J. Scott Applewhite AP

At the ripening age of 80 years old — more than 35 of them spent in Congress — Sen. Richard Lugar, R-Ind., is scrapping for political survival. On Tuesday he faces state Treasurer Richard Mourdock in his party's primary.

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6:29pm

Fri May 4, 2012
Pop Culture

Alcoholidays In America: ¡Viva El Tequila Julep!

Originally published on Fri May 4, 2012 10:20 pm

The infield at Churchill Downs can get pretty beer-soaked, as this scene from the 2011 Kentucky Derby proves. But this year, things could get even more crazy: The Derby falls on another of America's favorite "alcoholidays," Cinco de Mayo.
Matt Slocum AP

America is not a two-party country — it's a multiparty extravaganza.

We turn every possible pause from work into a party: New Year's Day, the Super Bowl, Mardi Gras, St. Patrick's Day, Memorial Day, the Fourth of July, Labor Day, Halloween, Thanksgiving, Christmas and New Year's Eve.

And on Saturday, many Americans will play overtime by reveling in a pair of nationwide celebrations — Cinco de Mayo and the Kentucky Derby. Establishments everywhere will be mashing up Mexico and the Bluegrass State.

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1:12pm

Fri May 4, 2012
Election 2012

Are Obama And Romney The Same Guy?

Originally published on Mon May 7, 2012 6:34 pm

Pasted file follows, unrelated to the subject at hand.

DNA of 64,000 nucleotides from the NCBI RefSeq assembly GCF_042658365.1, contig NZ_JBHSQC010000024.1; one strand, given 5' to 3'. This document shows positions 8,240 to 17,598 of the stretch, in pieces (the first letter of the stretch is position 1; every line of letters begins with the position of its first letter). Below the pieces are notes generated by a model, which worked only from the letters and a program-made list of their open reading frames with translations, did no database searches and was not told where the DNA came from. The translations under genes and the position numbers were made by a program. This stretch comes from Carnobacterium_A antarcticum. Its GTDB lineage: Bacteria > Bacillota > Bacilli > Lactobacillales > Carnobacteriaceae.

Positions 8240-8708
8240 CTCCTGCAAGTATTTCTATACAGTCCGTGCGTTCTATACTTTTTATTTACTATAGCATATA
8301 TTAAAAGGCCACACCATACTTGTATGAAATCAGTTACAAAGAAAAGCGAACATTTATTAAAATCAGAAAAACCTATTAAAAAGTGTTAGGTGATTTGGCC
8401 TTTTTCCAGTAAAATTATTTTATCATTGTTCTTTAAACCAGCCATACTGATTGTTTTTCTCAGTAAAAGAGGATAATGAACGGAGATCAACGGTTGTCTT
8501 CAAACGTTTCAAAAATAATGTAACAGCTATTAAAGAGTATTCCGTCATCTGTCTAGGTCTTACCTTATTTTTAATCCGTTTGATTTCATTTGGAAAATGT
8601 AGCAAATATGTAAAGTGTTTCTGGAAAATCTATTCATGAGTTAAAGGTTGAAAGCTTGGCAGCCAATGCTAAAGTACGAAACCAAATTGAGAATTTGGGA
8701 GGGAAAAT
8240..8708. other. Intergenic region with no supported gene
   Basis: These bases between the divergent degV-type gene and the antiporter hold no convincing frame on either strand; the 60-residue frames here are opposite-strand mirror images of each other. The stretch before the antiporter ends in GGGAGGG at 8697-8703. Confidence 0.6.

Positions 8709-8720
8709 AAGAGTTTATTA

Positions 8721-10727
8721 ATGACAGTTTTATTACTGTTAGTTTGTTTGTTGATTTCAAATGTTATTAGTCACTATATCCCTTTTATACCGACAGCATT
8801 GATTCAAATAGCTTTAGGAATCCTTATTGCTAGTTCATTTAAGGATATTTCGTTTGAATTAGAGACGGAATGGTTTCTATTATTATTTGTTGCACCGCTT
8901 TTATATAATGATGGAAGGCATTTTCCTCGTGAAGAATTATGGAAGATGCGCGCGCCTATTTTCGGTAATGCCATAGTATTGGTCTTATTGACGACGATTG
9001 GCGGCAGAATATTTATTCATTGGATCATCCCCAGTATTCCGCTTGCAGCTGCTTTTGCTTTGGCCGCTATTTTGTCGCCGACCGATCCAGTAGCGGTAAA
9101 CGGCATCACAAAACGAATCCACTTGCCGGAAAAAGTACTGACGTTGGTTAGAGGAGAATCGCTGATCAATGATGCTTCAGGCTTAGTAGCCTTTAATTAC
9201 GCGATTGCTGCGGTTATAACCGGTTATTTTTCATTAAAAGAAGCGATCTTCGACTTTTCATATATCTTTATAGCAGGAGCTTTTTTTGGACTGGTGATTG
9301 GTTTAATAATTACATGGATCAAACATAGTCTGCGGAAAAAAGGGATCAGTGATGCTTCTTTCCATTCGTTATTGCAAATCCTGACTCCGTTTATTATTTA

Former Massachusetts Gov. Mitt Romney and President Obama will spend the next six months highlighting their differences. But they also share some striking similarities.
Chip Somodevilla/Olivier Douliery Getty Images

Barack Obama and Mitt Romney just may be the same person. Think about it. Have you ever seen the two of them in the same limo?

All right. Of course, the pair of politicians who will in all likelihood be the major party nominees for the 2012 presidential election have their differences. Republican Romney, for instance, has been a governor and chairman of the Olympics; Democrat Obama has not. Obama, on the other hand, has been a senator and a president. Romney has not.

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5:30pm

Thu April 26, 2012
Digital Life

What We Have Here: A Failure To Communicate

Originally published on Fri April 27, 2012 7:45 am

Commuters immersed in their smartphones ride the subway in Beijing.
Nelson Ching Bloomberg via Getty Images

It is the weirdest thing. There are more ways than ever to communicate with people, yet it sometimes seems like it is more difficult to connect — and stay connected — with anyone.

Should you shoot off an email? Tap out a text? Post a private message on Facebook? Write on their Facebook wall? Skype, poke, ping or conjure them up on a digital tin can phone?

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6:06am

Sun April 15, 2012
Around the Nation

The 2080 Census: The World As We (Don't) Know It

Vallarie Enriquez iStockphoto.com

7:31am

Fri April 6, 2012
Barack Obama

Obama Is The Best And The Worst President. Discuss

President Obama inspires strong feelings, some positive, some negative. This composite image shows Obama at two separate events.
AP and Getty Images NPR

Close your books, America. It's time for a pop quiz.

Do you believe Barack Obama is:

a) The best of presidents? A blogger who goes by the name Troubadour on Daily Kos, Brian Altmeyer, pretty much makes the claim in a recent post: "Barack Obama is either the best President we've ever had, or more humbly, equal to the best Presidents we've ever had (and thereby one of their number)."